Personally, I would like to move toward the idea of a Faculty Blog in which faculty share their experiences with technology and innovation. I have seen an example of this in the form of Striking Educational Flint – a school blog from Flint Hill School in Virginia. I love that it links to individual teacher blogs and that it also presents a school-wide approach to ideas and innovation (and use of technology) in the school and beyond. I am also really interested in starting QuadBlogging – and am really looking forward to signing my own class up for that in the Fall.
In addition, I want to spend some time over the summer taking a look at the following blogging platforms to see what would work in which grades. Many of these I became aware of after reading an awesome blog, Free Tech Tools 4 Teachers.
Wix is a free service for creating and hosting beautiful websites. It is has recently been updated so that sites created in Wix are visible on all devices including iPads. When I first saw this, I was eager to share with my very tech savvy class – I am keen to see what they will come up with – especially after viewing this video which outlines some of what can be done with Wix.
Weebly for Education allows for the creation of class blogs by the teacher as well as individual student blogs. It’s finished user interface looks more slick than the likes of Kidblogs which I used with my fourth graders and I like the intuitive way you can go about building a blog with this tool.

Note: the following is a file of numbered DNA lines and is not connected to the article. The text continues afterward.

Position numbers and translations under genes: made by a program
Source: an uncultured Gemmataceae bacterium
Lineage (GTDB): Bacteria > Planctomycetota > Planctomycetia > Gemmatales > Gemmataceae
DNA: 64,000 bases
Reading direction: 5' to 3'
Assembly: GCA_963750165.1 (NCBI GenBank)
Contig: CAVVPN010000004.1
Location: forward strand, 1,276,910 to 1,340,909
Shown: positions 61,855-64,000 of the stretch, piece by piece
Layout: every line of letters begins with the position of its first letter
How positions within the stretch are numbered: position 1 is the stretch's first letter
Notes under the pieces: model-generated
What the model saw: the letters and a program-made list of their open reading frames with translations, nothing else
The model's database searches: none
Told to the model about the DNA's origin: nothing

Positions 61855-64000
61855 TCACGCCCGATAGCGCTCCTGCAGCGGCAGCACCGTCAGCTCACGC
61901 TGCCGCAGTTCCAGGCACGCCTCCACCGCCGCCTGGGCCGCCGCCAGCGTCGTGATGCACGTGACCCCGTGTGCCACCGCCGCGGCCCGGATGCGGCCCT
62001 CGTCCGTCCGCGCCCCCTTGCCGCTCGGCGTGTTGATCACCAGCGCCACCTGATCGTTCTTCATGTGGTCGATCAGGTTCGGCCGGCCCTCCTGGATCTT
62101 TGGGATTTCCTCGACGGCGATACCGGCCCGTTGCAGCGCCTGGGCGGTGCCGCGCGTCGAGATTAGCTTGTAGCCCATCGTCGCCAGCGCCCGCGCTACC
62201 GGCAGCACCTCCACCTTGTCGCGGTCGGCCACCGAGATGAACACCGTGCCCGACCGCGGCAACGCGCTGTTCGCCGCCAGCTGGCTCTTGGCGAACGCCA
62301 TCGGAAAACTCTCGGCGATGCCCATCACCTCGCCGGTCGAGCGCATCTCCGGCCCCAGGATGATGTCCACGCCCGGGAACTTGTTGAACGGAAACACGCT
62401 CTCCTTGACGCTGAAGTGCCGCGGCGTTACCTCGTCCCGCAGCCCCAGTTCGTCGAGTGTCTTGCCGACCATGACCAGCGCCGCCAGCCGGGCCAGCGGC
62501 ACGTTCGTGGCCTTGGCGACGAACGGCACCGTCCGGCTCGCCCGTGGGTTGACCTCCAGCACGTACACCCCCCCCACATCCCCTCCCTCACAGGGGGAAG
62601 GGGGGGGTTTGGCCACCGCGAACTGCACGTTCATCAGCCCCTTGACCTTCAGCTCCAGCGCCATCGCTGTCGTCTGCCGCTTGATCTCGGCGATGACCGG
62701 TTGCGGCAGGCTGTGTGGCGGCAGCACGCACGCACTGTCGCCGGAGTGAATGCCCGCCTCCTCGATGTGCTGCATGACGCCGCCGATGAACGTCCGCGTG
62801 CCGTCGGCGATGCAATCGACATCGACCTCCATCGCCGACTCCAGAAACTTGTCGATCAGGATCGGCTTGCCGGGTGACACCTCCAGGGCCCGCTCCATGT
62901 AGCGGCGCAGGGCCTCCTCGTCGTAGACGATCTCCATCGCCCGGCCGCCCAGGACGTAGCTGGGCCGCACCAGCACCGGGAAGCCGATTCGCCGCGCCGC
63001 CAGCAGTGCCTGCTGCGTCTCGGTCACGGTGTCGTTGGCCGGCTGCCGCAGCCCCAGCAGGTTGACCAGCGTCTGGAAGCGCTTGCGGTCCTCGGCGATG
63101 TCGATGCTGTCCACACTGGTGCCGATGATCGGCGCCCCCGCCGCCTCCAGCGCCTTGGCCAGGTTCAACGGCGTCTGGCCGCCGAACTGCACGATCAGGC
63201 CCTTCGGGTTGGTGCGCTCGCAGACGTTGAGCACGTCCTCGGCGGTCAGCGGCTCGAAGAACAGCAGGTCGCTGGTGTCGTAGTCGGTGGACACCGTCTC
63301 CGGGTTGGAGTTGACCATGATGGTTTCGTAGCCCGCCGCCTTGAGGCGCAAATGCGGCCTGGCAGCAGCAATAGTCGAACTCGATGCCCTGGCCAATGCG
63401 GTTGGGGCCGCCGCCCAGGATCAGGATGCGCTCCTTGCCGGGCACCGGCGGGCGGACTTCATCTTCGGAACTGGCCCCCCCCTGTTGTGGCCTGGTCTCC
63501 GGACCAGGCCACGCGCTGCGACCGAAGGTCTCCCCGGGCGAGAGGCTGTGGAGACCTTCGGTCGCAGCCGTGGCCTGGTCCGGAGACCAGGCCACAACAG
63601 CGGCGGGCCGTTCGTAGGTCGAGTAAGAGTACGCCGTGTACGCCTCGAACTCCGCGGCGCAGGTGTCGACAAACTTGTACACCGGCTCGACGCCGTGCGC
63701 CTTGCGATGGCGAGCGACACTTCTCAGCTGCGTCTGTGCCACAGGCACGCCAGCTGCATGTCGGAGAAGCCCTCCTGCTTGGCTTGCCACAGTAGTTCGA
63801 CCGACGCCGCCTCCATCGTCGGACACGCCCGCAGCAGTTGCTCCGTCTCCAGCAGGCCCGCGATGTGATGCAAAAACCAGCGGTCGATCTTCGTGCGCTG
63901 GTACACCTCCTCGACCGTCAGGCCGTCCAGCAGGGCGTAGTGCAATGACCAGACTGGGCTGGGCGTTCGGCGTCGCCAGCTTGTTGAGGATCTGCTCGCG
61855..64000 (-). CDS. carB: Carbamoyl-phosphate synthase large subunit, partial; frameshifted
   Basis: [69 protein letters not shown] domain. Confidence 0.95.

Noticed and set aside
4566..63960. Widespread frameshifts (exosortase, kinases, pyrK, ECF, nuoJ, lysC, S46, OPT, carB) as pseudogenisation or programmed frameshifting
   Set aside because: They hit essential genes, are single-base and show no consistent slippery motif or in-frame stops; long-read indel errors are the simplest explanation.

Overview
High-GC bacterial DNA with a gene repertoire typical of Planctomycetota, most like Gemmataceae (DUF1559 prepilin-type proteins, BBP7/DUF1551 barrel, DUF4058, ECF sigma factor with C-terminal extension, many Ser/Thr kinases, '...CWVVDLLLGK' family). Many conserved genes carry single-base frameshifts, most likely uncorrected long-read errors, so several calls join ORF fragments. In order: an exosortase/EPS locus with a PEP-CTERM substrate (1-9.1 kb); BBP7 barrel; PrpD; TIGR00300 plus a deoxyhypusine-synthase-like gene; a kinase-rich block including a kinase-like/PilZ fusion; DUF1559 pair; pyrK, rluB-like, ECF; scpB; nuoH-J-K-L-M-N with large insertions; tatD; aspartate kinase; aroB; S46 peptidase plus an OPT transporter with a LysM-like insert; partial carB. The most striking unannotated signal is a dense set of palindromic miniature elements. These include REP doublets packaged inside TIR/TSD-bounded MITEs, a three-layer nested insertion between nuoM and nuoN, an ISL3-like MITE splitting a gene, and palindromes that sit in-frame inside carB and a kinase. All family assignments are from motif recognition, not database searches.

Webs is awesome. Some people might think it too basic, but for elementary school bloggers, I would highly recommend it. What I like most about it is the ‘drag and drop’ feature for adding things like text, pictures, pictures with text, slideshows, videos, audio recording, buttons and more. It it intuitive, looks great and is easy to set up. Love it.
Yola is another free site that looks awesome. A step-up perhaps from Webs in that it doesn’t appear to have ads or pop-ups, it is a slightly more sophisticated version of a website builder. The following ‘how to’ create video outlines all the best features and personal experience – it really is that easy!
Because we already have Google Accounts ,Google Sites is already available to us. This looks like a fun way for kids to store an online portfolio of work and I really like how easy it is to customize and add to content.
School Rack offers a free service for teachers to build and host their own classroom websites. This doesn’t look as slick as some of the other options and because there is an upgrade feature, I am always wary that I am not getting the “works” and will be ‘forced’ to upgrade to get what I want. I could be completely wrong and I do like that it is a site especially structured for teachers. Just not for me – it seems too much like an electronic mark book than a blog for sharing innovation and ideas.